It has been an eventful year on the Sassafras for your Riverkeeper and the Sassafras River Association.
SRA staff and 90 volunteers worked for several days cleaning up trash along the shorelines and roadways in the watershed - removing over two tons of plastics, tires, household trash, and other debris. It is remarkable that every year we remove a similar amount of trash from along the shorelines and roadsides in our river watershed.
Your Riverkeeper and a total of 38 volunteers removed over 85 bushels of invasive water chestnut plants from Dyer Creek, Turners Creek, and Lloyd’s Creek…the highest quantity of harmful aquatic vegetation removed in one summer since I’ve been with the SRA. Volunteers - as diverse as local citizens, residents of Easton and Gaithersburg, the Maryland Department of Natural Resources, and three groups from AmeriCorps, paddled kayaks and canoes to help clear harmful water chestnuts from our tributaries.
Employing scientific methodologies to gather and record water quality data, we conducted water sampling on the tidal portion every week at seven locations on the river from April 1 – October 31.
Our tidal data is complemented by non-tidal data, which is collected year-round by a corps of dedicated volunteers we call Sassafras Samplers. The extensive water quality sampling is necessary to obtain data with which we produce our annual Report Card. The data also serves as a historical record of the health of the Sassafras, and is invaluable when we look back to analyze river conditions.
Our attention was called to a die-off of the beautiful American Lotus plants in some of our creeks by Chris Cerino of the Sultana Education Foundation. After working with the Plant Diagnostic Lab at the University of Maryland, we discovered that the killer was a root disease that doesn’t usually kill Lotus, unless they have been weakened by another factor. By looking at the historical record of water sampling data, we found the plants were likely weakened by the elevated level of salt in the river in mid-to-late 2016. The Lotus is a fresh water species unable to tolerate the higher levels of salt. Unfortunately, a similar elevation in salinity has been occurring in the river this year in August, September, and October. I don’t believe this bodes well for next year’s Lotus population.
This is the first summer that your Riverkeeper has joined the Sultana Education Foundation on several of their guided paddles, and they proved to be educational and enjoyable experiences. I paddled with a group led by John Mann, and another group led by Chris Cerino. Both are experienced and very interesting guides. The Sultana conducts 5 or 6 expertly led paddles on the Sassafras each summer, and I highly recommend them.
In mid-summer, several boaters reported seeing a two foot thick tree trunk imbedded in about 10 feet of water on the western side of Sassafras Natural Resource Management Area. The tree only showed a little above the water, and was a real hazard to boaters. I located it, marked it with brightly colored jugs, and enlisted support from the U.S. Army Corps of Engineers. The Corps is only charged with keeping the Baltimore Shipping Channels clear of “hazards to navigation”, but they generously extended a courtesy to the SRA and removed the dangerous tree trunk from the river.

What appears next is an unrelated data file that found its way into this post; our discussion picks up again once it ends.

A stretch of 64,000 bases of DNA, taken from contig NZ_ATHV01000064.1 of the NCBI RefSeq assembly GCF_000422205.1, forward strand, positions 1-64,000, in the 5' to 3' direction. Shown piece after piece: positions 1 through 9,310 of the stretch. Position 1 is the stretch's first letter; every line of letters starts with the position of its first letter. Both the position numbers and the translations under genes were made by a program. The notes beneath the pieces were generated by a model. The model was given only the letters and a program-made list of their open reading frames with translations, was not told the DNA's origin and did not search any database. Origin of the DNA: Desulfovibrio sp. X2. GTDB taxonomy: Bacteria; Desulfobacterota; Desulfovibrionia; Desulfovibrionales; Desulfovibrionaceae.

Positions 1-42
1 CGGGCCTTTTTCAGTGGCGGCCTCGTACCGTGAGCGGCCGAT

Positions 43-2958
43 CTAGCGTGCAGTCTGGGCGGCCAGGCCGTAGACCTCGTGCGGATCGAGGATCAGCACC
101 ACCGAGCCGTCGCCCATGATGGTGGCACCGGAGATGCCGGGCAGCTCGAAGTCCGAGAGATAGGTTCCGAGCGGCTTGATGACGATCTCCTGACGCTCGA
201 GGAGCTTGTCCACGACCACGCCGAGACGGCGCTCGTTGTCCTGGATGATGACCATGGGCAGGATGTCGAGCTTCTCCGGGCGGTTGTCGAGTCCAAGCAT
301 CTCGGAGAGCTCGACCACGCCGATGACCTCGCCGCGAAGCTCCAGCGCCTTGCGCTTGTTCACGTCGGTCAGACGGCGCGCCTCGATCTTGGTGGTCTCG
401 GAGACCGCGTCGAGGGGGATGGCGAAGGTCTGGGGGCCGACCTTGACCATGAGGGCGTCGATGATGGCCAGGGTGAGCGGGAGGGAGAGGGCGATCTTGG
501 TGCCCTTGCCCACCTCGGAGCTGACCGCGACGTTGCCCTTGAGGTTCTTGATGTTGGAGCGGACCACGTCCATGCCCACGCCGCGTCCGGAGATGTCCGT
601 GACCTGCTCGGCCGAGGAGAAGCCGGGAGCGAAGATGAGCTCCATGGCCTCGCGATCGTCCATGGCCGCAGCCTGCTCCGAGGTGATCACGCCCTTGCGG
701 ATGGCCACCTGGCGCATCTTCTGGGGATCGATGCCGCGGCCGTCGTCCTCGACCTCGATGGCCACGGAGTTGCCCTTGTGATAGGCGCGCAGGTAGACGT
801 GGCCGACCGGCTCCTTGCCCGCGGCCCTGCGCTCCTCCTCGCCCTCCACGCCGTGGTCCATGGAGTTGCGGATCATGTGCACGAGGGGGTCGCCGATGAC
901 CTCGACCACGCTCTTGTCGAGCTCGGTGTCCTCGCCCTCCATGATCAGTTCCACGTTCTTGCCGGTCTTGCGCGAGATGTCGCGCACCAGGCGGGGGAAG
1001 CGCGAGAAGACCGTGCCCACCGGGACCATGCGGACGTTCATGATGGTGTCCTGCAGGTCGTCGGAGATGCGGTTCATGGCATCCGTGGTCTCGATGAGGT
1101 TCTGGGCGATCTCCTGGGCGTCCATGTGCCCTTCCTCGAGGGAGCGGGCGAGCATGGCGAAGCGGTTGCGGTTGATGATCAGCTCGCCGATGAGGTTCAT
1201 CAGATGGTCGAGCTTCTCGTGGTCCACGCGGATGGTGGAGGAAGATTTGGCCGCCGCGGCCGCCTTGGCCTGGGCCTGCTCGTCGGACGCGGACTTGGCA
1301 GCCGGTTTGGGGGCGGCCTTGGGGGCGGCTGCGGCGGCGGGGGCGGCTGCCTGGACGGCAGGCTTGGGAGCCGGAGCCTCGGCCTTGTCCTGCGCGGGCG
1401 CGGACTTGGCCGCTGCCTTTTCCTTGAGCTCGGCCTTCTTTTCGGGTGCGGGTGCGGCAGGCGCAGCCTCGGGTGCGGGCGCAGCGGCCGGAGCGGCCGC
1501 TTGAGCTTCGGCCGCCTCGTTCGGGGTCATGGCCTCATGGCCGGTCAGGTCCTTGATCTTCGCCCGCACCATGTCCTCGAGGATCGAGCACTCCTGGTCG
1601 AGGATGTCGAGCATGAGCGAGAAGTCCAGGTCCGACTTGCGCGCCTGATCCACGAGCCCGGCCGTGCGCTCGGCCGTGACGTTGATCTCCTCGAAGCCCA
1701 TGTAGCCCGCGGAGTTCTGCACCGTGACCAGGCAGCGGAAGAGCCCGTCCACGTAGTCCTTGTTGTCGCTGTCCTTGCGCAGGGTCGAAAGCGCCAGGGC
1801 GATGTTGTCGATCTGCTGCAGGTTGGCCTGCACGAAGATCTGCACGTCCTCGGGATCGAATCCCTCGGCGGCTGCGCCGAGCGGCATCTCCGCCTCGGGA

I was alerted to a situation at Indian Acres whereby the water in the pond had been lowered, creating a stressful condition for frogs, fish, and other critters. After checking with Maryland’s Department of Natural Resources (DNR) and Department of the Environment (MDE), I had a conversation with one of the owners. I learned that the dam is in a weakened condition and is under an order from MDE to be repaired. MDE ordered the lowering of the water level to relieve pressure on the dam until repairs can be completed. Plans are to replace the dam, which serves as the entrance road to the Acres, to be repaired this winter.
One of the indications of a reduction in the health of the Sassafras is the near-absence of underwater grasses. Submerged aquatic vegetation (SAV) is considered to be the single best indicator of a healthy water body, and assures us that sunlight can penetrate the water to the level that allows plants to live. Sunlight is being blocked in the Sassafras by fine particles of sediment and algae clouding the water, and the invasive water chestnut plants. Mark Lewandowski, of the Maryland Department of Natural Resources, and I planted about 4 million “wild celery” seeds in three of our creeks, and we’re hoping they produce new colonies of SAV.
I will tell you that this Riverkeeper’s Cove article could be much, much longer. I’ve tried to bring you a sample of the different activities that are typical of a summer on the Sassafras. I hope you found it interesting, and I hope it sparks a desire in you to get involved. Even if you cannot join us as a volunteer, I encourage you to make a generous donation. You can be assured that it will go toward a group of dedicated staff and volunteers who work passionately to create a cleaner and healthier Sassafras.
And I hope to see you on the river!
Capt. Emmett Duke